Then on to Yellowstone's Bear World, which was the best tourist trap I've ever visited. I seriously loved it. It was my favorite part of the whole trip.

It's a drive-through wildlife park with lots of animals, including bears. You can drive through as many times as you'd like. On our second loop through we got right behind the tour bus (which costs extra), so we got to have the benefits of seeing several bears really close without the added cost.

Some people think that this place teaches people that bears are not scary, but I think the opposite is true. We were told not to open our car doors or windows, and not even to slow down to less than three miles per hour because bears might crawl on our car or even try top open the doors! Seeing them up close gave me a realistic view of how massive they are - even black bears, which I (stupidly) thought of as not terribly big.

We also watched the bear cub feeding and the petting zoo while we were there, which were both great. Plus they have little carnival rides that were perfect for our children. The boys loved the roller coaster, which we rode a few times. (And no, I'm not getting paid for this review of Bear World. I just really liked it. But hey, if any Bear World folks want to hook me up with tickets to go again, I'd be all over that.)

After Bear World we headed up to the Tetons. We stopped in a town called Victor, Idaho, to get Huckleberry Shakes at the Emporium, and Eric showed the boys Pierre's Playhouse, which used to be a playhouse but is now actually a movie theater. When Eric was a kid his family spent a couple of summers near Victor when his dad managed a summer camp for boys.

Then we went to Teton National Park and rented a boat on Jackson Lake. The boys were very excited about the prospect of going on a "speed boat" instead of a canoe, which is our family norm. I was overly nervous about the boat, having grown up in Dallas where there were constantly news stories about people drowning on lakes due to boating accidents. Eric reminded me that the bulk of these accidents were probably caused by excessive drinking, but it was very hard for me to stop being nervous. (Which is odd, because I'm not generally a worrier.)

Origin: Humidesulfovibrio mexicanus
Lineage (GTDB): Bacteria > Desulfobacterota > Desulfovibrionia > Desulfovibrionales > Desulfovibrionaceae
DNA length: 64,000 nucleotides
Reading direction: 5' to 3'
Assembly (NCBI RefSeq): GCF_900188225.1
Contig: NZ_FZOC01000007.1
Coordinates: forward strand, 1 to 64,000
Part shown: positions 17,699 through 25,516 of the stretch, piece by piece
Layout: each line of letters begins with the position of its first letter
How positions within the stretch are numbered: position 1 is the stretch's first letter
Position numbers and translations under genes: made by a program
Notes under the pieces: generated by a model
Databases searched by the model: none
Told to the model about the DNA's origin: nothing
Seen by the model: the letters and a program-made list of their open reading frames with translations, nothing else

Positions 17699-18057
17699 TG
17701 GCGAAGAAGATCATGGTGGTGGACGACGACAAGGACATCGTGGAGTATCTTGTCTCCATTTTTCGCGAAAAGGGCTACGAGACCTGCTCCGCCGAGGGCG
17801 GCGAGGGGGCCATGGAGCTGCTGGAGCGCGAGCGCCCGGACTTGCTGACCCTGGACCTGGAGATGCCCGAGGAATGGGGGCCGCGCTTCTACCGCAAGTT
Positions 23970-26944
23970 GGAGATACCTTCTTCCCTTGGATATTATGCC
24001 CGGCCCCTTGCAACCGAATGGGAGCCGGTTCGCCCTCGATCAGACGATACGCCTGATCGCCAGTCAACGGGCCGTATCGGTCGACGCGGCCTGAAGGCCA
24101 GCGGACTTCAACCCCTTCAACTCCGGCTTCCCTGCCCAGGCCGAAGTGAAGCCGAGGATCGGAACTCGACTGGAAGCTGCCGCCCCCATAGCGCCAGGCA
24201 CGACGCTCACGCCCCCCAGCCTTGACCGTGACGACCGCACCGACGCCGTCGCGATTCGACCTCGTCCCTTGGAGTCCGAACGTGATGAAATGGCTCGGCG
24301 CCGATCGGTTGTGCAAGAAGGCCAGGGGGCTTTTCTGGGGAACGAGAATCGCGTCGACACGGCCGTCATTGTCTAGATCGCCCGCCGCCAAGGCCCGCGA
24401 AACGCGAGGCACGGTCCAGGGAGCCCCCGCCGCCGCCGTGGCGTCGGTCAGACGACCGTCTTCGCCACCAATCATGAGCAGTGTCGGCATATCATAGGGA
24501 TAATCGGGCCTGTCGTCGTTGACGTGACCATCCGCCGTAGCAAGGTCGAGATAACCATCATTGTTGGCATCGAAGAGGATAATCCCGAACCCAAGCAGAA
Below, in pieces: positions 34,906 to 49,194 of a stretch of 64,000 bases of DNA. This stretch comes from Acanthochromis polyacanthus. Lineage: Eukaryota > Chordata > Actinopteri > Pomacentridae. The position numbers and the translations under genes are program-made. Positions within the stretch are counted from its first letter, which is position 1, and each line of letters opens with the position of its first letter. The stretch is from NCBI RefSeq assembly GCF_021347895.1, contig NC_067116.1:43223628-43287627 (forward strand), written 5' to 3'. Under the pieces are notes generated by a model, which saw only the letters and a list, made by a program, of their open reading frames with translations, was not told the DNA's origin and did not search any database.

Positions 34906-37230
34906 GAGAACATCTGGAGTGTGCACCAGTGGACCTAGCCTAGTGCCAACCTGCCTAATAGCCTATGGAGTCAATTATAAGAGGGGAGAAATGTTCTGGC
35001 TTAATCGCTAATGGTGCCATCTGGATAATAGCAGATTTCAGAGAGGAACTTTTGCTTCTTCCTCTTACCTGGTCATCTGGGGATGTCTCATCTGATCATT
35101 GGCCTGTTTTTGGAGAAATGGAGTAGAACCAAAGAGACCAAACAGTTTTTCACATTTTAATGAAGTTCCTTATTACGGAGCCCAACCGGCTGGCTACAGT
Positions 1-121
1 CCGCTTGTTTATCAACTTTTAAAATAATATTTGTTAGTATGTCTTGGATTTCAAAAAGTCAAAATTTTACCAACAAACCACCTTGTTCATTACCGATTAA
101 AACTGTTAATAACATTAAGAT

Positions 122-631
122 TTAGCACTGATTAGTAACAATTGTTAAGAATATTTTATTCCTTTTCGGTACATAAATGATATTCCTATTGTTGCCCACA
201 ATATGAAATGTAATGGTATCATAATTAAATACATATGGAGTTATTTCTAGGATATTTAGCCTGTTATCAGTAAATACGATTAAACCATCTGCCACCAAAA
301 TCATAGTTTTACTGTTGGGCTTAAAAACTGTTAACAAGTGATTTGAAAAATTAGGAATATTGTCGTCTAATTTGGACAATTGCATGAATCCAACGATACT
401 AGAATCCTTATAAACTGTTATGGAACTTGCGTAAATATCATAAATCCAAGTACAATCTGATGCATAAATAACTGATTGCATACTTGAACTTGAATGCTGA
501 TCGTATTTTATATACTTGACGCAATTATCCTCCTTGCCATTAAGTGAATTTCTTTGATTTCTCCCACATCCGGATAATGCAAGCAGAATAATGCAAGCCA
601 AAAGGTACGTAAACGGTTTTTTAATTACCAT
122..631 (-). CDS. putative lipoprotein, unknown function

Then we met up with my brother and some of his family for a cookout and playing at String Lake.

The next day we were supposed to go to Yellowstone, but we were already feeling pretty pooped, so we just went straight to Missoula, Montana, to visit Eric's brother and his family. The following day we went to Glacier National Park, which was stunning. We camped that night too, and I educated my niece on the ways of going to the bathroom outside. I do not think she was a fan. (Who is?)

After returning from camping and getting caught up on sleep some of us canoed a stretch of the Clark Fork River in Missoula, where we got rather wet. As the night cooled off everyone was a bit chilly and slightly grumpy.

All in all it was a fun and short trip. I really want to go back to Glacier sometime to do more hikes. Maybe next year!

01 September 2016

Trixie is One

I can hardly believe my little Trixie is one. She is a delightful little baby. She is still chunky, but she is certainly losing her rolls, and it makes me sad. Her hair is still blonde, and her eyes are still blue. She is a little cherub.

Trixie pulls herself up to standing and walks along furniture. She also occasionally stands by herself, but she hasn't tried walking on her own yet. Even when I try to get her to walk while I hold her hands, she just plops down. She climbs the stairs and has even figured out how to come down them without falling. I don't trust her enough yet to let her do it without considerable supervision, but she's improving.

Trixie loves animals. I cannot emphasize this enough. When she sees animals she sometimes tries to jump out of our arms to go pet (read: pull fur, ears, tails, limbs of) the animal. At our ward campout this month she had a blast petting the ever-patient Pancho. (At our ward campout this month, I also declared my fourth time camping with her my final straw. We will not be doing that again until at least next spring!)

She also got a kick out of riding the pony at Thanksgiving Point, but I think all she really wanted to do was pull Chief's mane.

She learned how to suck from straws, and especially from my water bottle this month. And now she obsessively seeks out my water bottle if she thinks it may be near her. Half of what she slurps ends up on her shirt, but at least it occupies her.

Trixie got two new teeth this month, bringing the total to eight. Ike and Felix were really late teethers, so this mouth full of teeth on such a little one seems very strange to me. She uses her chompers to bite people, especially the shoulders of people who are holding her. Also she uses them to eat all the food. She's outgrown her aversion to bananas and now will eat most things with meat being her least favorite food group.

This month we went to Park City for a couple of days with some of Eric's family, and Trixie got to have her first go at a pinata. She really didn't get it, but she was pleased with the loot she got from the ceratops's head.

Last weekend we had a little family party for her. While I posed next to her with the heart-shape caked I laboriously made and decorated for her, she reached out and grabbed a handful of icing. Clever girl.